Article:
The Brunel Foundation envisions a world in which young, senior and future professionals with autism are given the same opportunities to grow and succeed as everyone else.
On World Autism Day, Brunel Middle East & India brought this vision one step closer by hosting guest speaker and autism expert Olcay Connor to learn more about Autism Spectrum Disorder (ASD), its unique traits within children, and how we can help those of all ages on the spectrum reach their full potential. Here’s what we learned.
Snapshot: Olcay Connor
Olcay Connor is a trainer and principal of Step by Step Centre in Qatar, a service centre for those with special needs. As a member of the Qatar Autism Task Force, EarlyBird Committee (Primary Health Care Corporation) and Accessibility Forum (Supreme Committee for Delivery & Legacy), she’s devoted over a decade of her career to supporting the training, inclusion and accessibility of people with autism.
Could you please explain to our audience why autism is called a Spectrum?
Autism Spectrum Disorder (ASD) is a hidden and lifelong neurological condition. The signs of ASD are perplexing and vary in kind and severity. Specialists categorize autism in three levels of functioning based on the levels of support needed, social communication skills and the restricted, repetitive behaviours observed.
How can you identify the early signs in the first 24 months?
A typically developing child has a varied progress rate, but there may be some indications that the little one is facing developmental milestone challenges. It is essential to act early and learn more about the initial signs during the preliminary stage, as the infant’s growth may be far behind the average age-specific milestones.
A lack of the following behavior could be early indicators of autism:
- Crawling by ten months
- Waving, pointing, or imitating gestures by 12 months
- Walking by 18 months
- Manipulating ring stacks, form boards, and nesting cups by 18 months
- Saying and understanding at least 50 words by 24 months
What about the general characteristics of autism?
Individuals with autism have distinct learning abilities and behavioural characteristics. ASD affects the development and brain of a child. The attributes and actions exhibited are unique to every individual on the spectrum. They might either be overactive or underactive, prefer routine, or have restricted interests and social interactions.
Typically, early signs include poor communication skills, atypical sensory processing, lack of eye contact, and minimal or no joint attention (attention to the same item). However, early intervention can help tackle developmental challenges to ensure all skills are balanced.
Can you highlight the unique abilities and strengths of an autistic child?
Like any other growing individual, autistic personalities have particular skills, interests and strengths that enhance their learning abilities.
Some children on the spectrum might have excellent attention to detail, admirable computational skills, and passion for their hobbies, various talents, and creative sides. From being able to play an instrument to painting or drawing, you can observe a high level of motivation in topics and activities of their interest. It is advisable to capitalize on this potential by further engaging with their abilities, interests and aspirations.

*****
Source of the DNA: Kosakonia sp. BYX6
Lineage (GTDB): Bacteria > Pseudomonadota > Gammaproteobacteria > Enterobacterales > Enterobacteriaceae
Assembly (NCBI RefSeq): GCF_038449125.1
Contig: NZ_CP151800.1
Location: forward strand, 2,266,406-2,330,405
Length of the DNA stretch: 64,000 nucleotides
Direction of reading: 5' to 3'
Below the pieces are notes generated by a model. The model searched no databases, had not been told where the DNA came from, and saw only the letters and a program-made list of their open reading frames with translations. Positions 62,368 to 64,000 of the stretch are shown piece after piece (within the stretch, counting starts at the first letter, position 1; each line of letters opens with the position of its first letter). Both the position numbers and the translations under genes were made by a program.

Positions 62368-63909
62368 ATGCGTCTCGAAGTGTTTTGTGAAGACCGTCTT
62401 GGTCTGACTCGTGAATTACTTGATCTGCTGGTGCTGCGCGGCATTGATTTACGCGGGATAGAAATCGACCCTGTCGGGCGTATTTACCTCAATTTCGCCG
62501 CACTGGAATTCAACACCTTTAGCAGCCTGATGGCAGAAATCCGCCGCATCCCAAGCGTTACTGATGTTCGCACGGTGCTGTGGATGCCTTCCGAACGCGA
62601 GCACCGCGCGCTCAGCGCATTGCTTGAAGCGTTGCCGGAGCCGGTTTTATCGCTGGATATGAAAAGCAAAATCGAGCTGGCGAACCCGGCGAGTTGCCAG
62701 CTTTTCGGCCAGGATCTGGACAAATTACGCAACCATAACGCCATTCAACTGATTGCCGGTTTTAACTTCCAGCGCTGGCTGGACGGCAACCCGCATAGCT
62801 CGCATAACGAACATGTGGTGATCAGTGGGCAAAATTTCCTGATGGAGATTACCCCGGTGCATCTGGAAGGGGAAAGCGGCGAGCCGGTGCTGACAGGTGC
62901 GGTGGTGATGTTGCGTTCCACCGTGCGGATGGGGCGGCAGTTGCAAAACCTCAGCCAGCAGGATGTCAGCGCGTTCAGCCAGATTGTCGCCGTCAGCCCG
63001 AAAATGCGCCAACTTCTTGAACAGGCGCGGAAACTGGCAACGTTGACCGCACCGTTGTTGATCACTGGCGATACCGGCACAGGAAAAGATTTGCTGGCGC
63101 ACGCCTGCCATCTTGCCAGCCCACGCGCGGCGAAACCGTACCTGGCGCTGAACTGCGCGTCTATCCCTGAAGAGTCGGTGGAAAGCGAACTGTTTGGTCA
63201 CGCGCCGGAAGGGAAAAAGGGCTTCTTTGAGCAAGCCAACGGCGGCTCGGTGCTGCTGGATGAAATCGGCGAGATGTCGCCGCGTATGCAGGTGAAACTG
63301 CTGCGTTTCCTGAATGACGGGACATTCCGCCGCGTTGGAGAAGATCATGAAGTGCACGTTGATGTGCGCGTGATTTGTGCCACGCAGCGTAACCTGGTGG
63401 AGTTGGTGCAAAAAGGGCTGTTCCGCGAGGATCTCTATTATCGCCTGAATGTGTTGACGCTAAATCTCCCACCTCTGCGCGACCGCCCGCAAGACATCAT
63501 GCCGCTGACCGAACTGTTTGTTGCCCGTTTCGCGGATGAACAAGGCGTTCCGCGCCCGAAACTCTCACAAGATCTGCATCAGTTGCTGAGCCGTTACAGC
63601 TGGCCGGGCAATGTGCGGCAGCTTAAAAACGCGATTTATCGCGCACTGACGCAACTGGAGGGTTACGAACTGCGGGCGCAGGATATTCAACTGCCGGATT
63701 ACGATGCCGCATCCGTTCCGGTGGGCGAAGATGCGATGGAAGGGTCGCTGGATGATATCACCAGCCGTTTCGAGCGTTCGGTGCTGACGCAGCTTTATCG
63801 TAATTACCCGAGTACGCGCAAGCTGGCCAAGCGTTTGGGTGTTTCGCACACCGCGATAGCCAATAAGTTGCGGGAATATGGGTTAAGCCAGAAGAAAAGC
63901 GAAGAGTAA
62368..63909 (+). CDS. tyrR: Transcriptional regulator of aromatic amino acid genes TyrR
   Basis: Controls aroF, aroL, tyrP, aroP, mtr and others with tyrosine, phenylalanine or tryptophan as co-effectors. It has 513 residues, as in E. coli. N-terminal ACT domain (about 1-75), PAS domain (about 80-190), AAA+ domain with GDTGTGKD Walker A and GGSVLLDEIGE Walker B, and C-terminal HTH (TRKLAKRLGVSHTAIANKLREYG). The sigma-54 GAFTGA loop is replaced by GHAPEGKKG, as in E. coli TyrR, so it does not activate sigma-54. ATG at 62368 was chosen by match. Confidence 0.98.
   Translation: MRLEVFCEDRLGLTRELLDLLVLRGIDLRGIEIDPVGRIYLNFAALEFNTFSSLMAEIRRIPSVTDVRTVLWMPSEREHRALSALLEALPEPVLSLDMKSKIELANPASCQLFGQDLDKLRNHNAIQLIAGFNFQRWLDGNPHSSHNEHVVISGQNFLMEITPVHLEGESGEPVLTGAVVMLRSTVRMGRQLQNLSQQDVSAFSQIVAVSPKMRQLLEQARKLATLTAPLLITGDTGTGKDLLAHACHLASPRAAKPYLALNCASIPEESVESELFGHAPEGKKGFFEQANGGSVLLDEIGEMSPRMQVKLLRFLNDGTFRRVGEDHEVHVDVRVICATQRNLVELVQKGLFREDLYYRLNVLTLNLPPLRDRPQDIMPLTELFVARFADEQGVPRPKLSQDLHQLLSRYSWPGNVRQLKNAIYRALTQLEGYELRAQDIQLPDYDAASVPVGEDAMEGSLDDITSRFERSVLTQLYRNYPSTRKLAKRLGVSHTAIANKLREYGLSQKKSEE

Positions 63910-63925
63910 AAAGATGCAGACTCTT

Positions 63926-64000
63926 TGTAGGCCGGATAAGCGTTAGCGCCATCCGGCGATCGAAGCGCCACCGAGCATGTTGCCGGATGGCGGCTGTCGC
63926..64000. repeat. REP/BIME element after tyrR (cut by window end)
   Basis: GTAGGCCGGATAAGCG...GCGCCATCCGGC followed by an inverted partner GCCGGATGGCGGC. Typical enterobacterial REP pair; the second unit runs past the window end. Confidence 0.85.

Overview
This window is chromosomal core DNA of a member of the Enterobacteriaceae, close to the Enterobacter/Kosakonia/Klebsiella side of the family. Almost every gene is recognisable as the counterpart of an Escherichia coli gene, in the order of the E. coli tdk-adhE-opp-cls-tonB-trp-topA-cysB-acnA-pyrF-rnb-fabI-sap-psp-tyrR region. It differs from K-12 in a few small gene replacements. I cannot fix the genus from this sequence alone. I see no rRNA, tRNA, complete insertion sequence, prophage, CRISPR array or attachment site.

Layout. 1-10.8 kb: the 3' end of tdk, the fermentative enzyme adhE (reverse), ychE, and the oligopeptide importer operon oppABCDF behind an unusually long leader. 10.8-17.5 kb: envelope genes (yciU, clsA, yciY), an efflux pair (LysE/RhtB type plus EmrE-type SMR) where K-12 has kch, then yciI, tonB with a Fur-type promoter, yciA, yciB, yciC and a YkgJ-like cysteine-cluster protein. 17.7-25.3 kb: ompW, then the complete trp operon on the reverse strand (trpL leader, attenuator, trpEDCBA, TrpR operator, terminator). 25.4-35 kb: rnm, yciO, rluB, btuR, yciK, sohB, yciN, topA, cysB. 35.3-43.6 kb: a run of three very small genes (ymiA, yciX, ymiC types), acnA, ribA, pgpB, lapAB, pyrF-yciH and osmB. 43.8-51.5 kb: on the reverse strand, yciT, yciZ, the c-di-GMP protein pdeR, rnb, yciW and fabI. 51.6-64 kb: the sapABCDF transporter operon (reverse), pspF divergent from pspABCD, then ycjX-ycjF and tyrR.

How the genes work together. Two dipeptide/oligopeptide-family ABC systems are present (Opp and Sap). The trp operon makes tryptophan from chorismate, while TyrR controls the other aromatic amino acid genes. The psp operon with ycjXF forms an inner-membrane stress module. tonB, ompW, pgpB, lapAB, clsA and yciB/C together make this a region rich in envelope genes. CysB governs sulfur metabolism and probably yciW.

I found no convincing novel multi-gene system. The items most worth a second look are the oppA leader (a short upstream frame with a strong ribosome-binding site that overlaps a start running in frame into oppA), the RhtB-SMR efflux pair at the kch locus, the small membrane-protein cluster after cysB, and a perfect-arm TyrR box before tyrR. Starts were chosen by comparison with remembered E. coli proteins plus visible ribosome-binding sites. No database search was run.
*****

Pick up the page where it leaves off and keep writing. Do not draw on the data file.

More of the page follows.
Additionally, most people with autism emerge as admirable visual learners, and they have the aptitude to respond and work better with visually presented information.
How to communicate with children with autism?
In social settings, we might not always know the best ways to interact with individuals on the autism spectrum. Nonetheless, applying a few simple tips can help both you and them feel more comfortable and at ease socially.
Individuals with ASD might have little to no language capacity and thus struggle to express their feelings verbally. Regardless of the severity, they experience social language deficits and behavioural challenges. Subsequently, we need to comprehend that processing any information for them might take longer than normal.
It is therefore advisable to follow the 10-second rule:
- Adapt your communication style
- Speak slowly and clearly
- Keep brief and easy instructions
- Allow time to process information
- Avoid repetition of communication if you do not receive an immediate response
How to explain something to an autistic child?
It helps to adopt a different approach when planning something for an autistic child.
It may seem difficult to talk or rationalize actions to kids with autism, but clear and straight interactions aid in conversing with them.
At our institute, we model procedures, expectations, thinking strategies, or directions. Moreover, we provide visual supports, using photos, symbols, scripts etc. to explain the situation and the expectations within a set-up. Still, all the above-mentioned depends on the child’s pace, preference and skill level.
In summary, prompt intervention can provide the resources and support that lead to improved behaviour. We must create a supportive environment for those on the autism spectrum to learn, remain strong and practice independence.
Header image source: freepik